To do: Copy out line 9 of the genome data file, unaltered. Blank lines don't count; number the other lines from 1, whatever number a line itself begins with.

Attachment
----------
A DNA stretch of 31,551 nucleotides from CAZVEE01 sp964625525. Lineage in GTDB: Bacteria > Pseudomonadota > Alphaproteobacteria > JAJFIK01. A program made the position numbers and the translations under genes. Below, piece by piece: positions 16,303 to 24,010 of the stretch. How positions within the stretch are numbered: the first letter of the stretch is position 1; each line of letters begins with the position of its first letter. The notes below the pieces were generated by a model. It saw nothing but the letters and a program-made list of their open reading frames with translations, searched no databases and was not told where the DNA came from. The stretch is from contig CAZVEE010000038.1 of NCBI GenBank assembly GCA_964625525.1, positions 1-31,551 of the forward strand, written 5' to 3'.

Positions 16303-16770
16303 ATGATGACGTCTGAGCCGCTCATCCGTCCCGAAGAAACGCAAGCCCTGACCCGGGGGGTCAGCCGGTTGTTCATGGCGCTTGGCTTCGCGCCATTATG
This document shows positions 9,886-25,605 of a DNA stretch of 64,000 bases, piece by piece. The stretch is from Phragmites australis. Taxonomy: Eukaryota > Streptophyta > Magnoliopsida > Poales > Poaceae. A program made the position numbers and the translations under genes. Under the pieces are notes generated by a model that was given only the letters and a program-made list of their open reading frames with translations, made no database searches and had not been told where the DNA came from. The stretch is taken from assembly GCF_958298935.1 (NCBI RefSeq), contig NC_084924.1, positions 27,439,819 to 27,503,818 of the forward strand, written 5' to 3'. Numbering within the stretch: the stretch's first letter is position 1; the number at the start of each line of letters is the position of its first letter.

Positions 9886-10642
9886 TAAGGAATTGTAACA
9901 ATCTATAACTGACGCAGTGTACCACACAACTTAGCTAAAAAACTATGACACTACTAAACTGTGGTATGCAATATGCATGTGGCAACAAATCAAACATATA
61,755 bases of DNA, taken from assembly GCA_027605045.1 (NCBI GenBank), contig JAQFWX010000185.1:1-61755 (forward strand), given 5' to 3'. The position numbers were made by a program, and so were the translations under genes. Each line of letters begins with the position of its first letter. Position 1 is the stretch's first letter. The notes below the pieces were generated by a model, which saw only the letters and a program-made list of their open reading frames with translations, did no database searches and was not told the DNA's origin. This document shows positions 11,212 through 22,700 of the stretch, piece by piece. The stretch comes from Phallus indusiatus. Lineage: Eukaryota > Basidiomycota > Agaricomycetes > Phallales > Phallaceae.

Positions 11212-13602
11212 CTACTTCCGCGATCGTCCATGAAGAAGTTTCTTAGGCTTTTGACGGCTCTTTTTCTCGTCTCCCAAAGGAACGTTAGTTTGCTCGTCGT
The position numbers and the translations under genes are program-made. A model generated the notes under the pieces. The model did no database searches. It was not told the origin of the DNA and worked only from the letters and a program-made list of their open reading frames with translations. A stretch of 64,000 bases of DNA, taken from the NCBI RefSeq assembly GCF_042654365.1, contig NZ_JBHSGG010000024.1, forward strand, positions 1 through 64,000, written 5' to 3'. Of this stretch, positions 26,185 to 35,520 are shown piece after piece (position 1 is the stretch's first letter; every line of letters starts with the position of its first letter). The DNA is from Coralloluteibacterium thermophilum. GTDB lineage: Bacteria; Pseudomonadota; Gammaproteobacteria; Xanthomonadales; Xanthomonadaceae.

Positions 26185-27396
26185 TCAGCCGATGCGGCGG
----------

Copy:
Positions 11212-13602